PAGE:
Breath occurs when the vocal folds in the trachea are parted in order to allow air to enter and fill the lungs, or to exit. Usually the vocal cords are parted enough that no discrete tones are produced during breath.
For singers, breaths in are generally placed between phrases in a performance. For instrumentalists, breath marks are often placed between or within phrases as a way to articulate the musical line or to emulate vocalityor, indeed, in a place where the player of a wind or brass instrument actually needs to take a breath. The notation for a breath mark in Western musical notation is an apostrophe, usually placed at the top of the staff at the point where the “breath” is to be taken. This mark is also called a “luftpause.”
Circular breathing is a technique used by players of some wind instruments to produce a continuous tone without interruption. This is accomplished by breathing in through the nose while simultaneously pushing air out through the mouth using air stored in the cheeks. (Wikipedia)
A countertenor is a type of classical male singing voice whose vocal range is equivalent to that of the female contralto or mezzo-soprano voice types. The countertenor range is generally equivalent to a contralto range, extending from around G3 to D5 or E5, although a sopranist (a specific kind of countertenor) may match the soprano’s range of around C4 to C6. Countertenors often are natural baritones or tenors, but rarely use this vocal range in performance.
A tenor with an unusually high range (as an alto range)
Oxford English Dictionary: A part higher in pitch than the tenor, sung by a high male voice; the alto.
A man who sings regularly in the C3-C6 range. Countertenors are often associated with castrati of the baroque era and many countertenors sing music composed for castrati. Countertenor bodies greatly differ from those of castrati–countertenors do not achieve their vocal ranges through pre-pubescent castration.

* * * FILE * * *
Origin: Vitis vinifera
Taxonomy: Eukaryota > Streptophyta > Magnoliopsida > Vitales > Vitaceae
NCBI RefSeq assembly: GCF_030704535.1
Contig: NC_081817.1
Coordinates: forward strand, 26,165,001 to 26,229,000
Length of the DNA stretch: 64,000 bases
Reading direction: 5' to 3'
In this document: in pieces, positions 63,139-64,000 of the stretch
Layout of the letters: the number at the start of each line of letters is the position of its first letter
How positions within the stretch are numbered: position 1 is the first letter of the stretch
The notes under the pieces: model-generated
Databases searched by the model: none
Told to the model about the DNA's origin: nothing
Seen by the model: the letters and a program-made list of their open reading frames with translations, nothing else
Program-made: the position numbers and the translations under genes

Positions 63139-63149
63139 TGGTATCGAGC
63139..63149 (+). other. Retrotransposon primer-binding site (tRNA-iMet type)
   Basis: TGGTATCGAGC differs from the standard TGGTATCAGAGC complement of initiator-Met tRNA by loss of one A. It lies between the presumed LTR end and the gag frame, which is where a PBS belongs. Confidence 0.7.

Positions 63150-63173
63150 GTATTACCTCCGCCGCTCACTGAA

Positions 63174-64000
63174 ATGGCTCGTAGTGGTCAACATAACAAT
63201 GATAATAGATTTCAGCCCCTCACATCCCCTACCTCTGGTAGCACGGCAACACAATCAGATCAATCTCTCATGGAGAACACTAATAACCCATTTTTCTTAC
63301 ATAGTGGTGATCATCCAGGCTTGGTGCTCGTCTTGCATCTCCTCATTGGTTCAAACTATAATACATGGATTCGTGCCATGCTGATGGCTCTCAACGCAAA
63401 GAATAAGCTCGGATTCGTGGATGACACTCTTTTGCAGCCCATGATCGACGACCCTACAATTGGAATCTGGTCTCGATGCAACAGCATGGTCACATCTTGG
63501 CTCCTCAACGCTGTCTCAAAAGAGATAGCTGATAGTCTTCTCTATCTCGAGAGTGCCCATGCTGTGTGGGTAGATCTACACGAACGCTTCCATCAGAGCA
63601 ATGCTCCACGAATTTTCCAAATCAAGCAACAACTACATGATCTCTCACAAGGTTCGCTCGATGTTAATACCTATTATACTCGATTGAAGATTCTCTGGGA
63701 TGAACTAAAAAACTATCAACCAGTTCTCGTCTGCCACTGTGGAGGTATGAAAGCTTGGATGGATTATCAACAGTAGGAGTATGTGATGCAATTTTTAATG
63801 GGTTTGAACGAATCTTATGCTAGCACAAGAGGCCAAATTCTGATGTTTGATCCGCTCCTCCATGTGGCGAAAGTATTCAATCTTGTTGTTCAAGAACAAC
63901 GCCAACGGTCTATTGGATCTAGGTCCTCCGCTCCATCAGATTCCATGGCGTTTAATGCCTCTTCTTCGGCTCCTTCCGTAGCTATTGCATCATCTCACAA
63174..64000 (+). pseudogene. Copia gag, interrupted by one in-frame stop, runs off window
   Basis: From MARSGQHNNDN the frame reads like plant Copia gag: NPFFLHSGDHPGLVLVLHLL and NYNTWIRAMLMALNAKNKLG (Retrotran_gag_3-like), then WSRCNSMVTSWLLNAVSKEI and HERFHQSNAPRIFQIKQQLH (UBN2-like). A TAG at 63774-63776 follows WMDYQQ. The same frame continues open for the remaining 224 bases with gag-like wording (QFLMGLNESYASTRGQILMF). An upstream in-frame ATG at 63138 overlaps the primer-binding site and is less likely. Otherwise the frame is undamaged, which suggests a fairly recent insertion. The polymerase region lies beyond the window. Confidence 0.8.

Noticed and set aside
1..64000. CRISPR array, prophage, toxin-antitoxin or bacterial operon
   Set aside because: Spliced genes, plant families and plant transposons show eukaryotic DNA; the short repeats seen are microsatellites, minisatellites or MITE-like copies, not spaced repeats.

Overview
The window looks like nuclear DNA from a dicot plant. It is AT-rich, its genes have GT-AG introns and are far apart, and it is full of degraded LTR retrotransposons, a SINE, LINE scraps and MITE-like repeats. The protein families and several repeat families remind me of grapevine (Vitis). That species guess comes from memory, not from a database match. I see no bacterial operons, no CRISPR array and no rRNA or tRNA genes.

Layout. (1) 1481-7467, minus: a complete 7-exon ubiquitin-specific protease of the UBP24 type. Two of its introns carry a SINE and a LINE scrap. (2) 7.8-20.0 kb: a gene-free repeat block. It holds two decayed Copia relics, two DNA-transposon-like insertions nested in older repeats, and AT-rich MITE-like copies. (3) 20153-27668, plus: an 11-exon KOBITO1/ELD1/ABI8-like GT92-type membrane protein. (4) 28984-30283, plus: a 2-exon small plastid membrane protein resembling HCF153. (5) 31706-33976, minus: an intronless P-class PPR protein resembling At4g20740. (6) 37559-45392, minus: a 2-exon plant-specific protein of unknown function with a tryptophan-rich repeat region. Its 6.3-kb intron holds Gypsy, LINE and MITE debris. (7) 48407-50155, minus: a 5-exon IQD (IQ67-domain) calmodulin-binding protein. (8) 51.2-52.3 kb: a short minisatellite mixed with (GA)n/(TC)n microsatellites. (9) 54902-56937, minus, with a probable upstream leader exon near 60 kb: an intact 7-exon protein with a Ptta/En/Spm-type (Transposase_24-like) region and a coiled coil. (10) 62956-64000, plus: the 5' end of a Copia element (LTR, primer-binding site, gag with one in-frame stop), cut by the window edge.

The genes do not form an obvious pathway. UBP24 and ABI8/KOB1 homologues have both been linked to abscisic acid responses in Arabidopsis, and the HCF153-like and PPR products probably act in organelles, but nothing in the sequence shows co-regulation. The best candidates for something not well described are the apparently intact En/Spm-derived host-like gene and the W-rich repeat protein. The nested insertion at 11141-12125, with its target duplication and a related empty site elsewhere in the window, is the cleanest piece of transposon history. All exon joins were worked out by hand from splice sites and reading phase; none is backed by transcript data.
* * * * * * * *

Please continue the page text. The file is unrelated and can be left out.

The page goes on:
Grove Music Online
A male high voice, originally and still most commonly of alto range, though the title is increasingly employed generically to describe any adult male voice higher than tenor. Historically, it derived in England from the contratenor line in late medieval and Renaissance polyphony, via contratenor altus (‘high contratenor’), which – used interchangeably – became ‘countertenor’ and ‘altus’, then alto (as in Italian nomenclature) and, later still, even ‘male’ alto.
(\fȯl-ˈse-(ˌ)tō\ Italian: diminutive of “false”) is the vocal register occupying the frequency range just above the modal voice register and overlapping with it by approximately one octave. It is produced by the vibration of the ligamentous edges of the vocal cords, in whole or in part. Commonly cited in the context of singing, falsetto, a characteristic of phonation by both men and women, is also one of four main spoken vocal registers recognized by speech pathology.
An artificially high voice; especially: an artificially produced singing voice that overlaps and extends above the range of the full voice especially of a tenor
Oxford English Dictionary: A forced voice of a range or register above the natural; the head voice.
Especially in males, phonation that vibrates primarily the inner portions of the vocal folds rather than the entirety of the vocal folds.
Grove Music Online
The alto or higher range available to most adult male singers through a technique whereby the vocal folds vibrate/undulate in a length shorter than usual, known as the second mode of phonation. Falsetto is usually associated exclusively with the male voice, though it is available to and employed in that of the female. This phonatory mode has been equated with ‘unnatural’ as opposed to ‘natural’ (partly through misleading philological usage) even though falsetto can be achieved and employed by almost everyone at will. Therefore, the correct term, second-mode phonation (or pure ‘head’-register) is preferred here to ‘falsetto’, except in the interests of convenient brevity.
Sotto voce (/ˈsɒtoʊ ˈvoʊtʃeɪ/; Italian: [ˈsotto ˈvoːtʃe], literally “under voice”) means intentionally lowering the volume of one’s voice for emphasis. The speaker gives the impression of uttering involuntarily a truth which may surprise, shock, or offend. Galileo Galilei’s (probably apocryphal) utterance “Eppur si muove” (“Nonetheless, [the Earth] does move”), spoken after recanting his heliocentric theory, is an example of sotto voce utterance.
under the breath : in an undertone; also : in a private manner – very softly —used as a direction in music